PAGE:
every picture is worth a thousand words.
I know a filmmaker who has more than 1,000 hours of tape or 6,000
minutes of material he hopes to make into three hours worthy for
air. He is talking about PBS, meaning when completed he will have
If you produce for cable, your content comes to maybe forty-four
minutes for an hour program with commercials, promos, lead-ins, and
all the assorted business of cable broadcasting.
If you are thinking of an independent documentary or even a
Hollywood narrative, length is less important, though always keep
your audience in mind. Try to separate yourself from you as the
filmmaker. Think of the person who might eventually see your
At one time poets, writers, and painters, tried to create alone in a
garret. There they escaped, believing they were safe to imagine a
world outside the one in which they lived. They looked for silence.
They hoped to flee chaos. Each person was alone with his thoughts
and it helped him to compose whatever reality he was seeking,
because it had a truth he alone defined. It created the myth of the
starving artist. It was romantic.
Filmmaking is a different art form. One person never produces a film
alone, unless it is purely experimental. Filmmaking depends on a
community, whether it is two people or twenty. Someone has to run
the camera and sound. Someone has to direct, often but not always
the same person as the director of photography. I believe there
should be a separate editor. A filmmaker’s worst enemy may be a film
he edits himself. There is something to stepping back and observing
your work over another’s shoulders, rather than doing it all
yourself, without benefit of another set of eyes. All films benefit
from another viewpoint.
There have been times when I resented an extra pair of eyes over my
shoulders. Not every suggestion works, but some do, and more times
than not it will make the project better. Consider, too, music,
graphics for titles and lower thirds giving information often
necessary to help the viewer, and finally post production for
picture and sound.
I know this seems daunting. It is not if you have a vision and the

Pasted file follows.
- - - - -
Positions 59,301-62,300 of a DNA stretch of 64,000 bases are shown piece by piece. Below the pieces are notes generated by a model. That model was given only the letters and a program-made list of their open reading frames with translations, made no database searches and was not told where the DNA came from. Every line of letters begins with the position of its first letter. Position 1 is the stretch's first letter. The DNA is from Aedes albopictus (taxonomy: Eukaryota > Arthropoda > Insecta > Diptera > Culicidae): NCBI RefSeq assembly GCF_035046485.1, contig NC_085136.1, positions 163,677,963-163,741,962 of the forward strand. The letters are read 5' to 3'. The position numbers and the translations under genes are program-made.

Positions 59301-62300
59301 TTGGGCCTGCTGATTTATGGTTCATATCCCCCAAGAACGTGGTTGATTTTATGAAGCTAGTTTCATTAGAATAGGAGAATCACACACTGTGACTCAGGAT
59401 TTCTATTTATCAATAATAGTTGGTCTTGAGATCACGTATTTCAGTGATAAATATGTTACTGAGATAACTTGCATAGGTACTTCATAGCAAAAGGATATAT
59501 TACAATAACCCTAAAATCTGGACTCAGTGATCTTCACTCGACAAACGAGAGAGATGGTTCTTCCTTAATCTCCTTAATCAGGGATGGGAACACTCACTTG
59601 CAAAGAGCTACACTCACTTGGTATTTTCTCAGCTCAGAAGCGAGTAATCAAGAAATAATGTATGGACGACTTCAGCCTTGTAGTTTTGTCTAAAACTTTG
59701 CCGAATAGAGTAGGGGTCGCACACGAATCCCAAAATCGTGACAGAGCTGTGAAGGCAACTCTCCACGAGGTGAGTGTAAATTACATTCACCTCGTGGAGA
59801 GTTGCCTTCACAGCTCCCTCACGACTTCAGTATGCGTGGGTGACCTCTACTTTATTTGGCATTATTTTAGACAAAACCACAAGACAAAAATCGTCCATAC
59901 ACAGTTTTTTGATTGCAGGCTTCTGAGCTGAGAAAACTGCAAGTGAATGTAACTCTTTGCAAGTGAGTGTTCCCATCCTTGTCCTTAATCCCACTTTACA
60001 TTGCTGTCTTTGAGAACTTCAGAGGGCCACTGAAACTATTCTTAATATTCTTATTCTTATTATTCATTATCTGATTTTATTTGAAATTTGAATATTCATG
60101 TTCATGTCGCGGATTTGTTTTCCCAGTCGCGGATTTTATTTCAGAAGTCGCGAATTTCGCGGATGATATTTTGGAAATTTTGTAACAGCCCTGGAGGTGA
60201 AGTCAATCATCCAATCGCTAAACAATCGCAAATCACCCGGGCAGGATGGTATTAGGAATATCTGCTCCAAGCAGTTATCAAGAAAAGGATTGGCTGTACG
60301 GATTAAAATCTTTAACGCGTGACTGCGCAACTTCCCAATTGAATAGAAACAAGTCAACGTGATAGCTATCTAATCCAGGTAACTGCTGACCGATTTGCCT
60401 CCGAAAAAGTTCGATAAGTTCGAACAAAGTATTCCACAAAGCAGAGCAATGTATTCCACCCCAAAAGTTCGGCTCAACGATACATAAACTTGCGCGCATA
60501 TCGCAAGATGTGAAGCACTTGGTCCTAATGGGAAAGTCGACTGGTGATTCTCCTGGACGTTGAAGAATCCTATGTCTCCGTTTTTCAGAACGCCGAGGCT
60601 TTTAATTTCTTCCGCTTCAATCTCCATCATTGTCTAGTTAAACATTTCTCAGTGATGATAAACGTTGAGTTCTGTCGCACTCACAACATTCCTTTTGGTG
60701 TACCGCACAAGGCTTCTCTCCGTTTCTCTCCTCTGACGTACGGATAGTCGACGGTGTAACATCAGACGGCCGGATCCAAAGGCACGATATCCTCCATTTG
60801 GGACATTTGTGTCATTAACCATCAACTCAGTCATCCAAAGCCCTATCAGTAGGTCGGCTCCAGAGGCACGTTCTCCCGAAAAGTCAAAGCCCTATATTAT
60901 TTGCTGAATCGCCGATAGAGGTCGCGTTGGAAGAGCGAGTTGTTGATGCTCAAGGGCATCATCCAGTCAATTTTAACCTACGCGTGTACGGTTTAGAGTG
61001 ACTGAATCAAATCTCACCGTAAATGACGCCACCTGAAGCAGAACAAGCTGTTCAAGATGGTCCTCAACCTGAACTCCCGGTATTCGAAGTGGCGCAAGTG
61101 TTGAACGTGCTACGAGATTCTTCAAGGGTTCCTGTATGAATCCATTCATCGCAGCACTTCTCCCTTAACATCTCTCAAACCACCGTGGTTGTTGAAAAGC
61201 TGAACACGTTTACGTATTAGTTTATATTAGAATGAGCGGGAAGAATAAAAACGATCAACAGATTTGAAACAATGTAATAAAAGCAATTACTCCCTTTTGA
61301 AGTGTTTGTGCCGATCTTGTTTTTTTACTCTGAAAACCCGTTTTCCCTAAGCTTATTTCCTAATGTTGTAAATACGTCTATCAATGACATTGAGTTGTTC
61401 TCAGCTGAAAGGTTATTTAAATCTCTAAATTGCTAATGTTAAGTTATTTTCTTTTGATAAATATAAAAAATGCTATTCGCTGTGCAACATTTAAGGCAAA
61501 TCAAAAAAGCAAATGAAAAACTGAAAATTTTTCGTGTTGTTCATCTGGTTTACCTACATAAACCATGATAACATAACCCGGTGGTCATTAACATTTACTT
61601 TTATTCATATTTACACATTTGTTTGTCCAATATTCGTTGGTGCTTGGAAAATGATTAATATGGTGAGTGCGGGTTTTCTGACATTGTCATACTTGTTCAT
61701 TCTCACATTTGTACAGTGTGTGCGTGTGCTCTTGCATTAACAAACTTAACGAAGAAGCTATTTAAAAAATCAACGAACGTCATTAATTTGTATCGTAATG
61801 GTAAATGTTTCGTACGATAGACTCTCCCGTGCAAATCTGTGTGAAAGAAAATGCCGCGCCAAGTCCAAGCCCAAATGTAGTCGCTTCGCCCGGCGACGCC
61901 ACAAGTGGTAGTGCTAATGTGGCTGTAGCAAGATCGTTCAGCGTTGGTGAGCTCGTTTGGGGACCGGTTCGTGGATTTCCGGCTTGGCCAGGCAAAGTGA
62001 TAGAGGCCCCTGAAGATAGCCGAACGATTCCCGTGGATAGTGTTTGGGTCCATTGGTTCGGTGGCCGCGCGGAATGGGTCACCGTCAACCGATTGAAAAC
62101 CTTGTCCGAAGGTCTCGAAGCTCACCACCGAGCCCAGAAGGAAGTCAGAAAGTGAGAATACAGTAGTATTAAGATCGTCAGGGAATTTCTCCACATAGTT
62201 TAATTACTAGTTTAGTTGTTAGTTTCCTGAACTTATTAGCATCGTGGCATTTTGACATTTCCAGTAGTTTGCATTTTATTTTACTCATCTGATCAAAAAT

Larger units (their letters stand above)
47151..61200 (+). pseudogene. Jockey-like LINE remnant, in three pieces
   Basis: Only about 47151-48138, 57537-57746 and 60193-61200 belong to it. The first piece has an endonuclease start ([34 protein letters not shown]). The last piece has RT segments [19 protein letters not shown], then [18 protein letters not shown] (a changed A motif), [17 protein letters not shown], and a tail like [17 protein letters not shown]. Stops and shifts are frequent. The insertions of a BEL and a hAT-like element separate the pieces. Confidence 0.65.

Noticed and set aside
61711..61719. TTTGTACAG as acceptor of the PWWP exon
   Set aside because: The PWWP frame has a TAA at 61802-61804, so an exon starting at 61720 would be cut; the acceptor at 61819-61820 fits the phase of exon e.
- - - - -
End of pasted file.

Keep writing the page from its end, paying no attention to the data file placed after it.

guts to carry it out. Mainly, though, it consumes time, something we
should realize is necessary when making a film.
On the subway recently I overheard two young women, both students in
their early twenties, talking about a film one of them just
completed. Their conversation, animated, touching, affecting, was
impossible for anyone in their vicinity to ignore. It went something
“They loved my film.”
“I’m so happy for you. What’s next?”
“Well, they want me to cut it down before they decide.”
“Cut it down? How could they ask that?”
“They can but I don’t want to cut it.”
“How long does it run?”
“An hour and a half. I think it’s beautiful.”
“How can they make you cut it? It’s your film, your work.”
“They can. I’m still a student. They’re the boss.”
“I feel for you. Your work should stand as it is. It’s yours. Not
“You are so right. It’s mine and I’m going to keep it that way no
matter what they say. Anyway, I’m not sure I know how to cut an hour
from the film without destroying my vision.”
I wanted to say something she would have found disturbing, and make
her understand that others in this business with more experience
might be able to help. I attributed her assumption of perfection to
her youth. Arrogance, if it ever works, may have validity when it is
part of uncontested genius, something few possess. It was not my
place or right, and I said nothing. She may be right about the
purity of her vision. Perhaps her film is perfect, but I doubt it.
Nothing ever is and the sooner she knows that, the better off she
will be if she expects to have a career as a filmmaker.
A final thought, for now. Be prepared to serve an apprenticeship by
working anywhere, and doing anything and everything asked of you. It
will broaden you. It will prepare you for any situation. If you can
do that and learn your way while making a living and having fun,
may be there for the asking.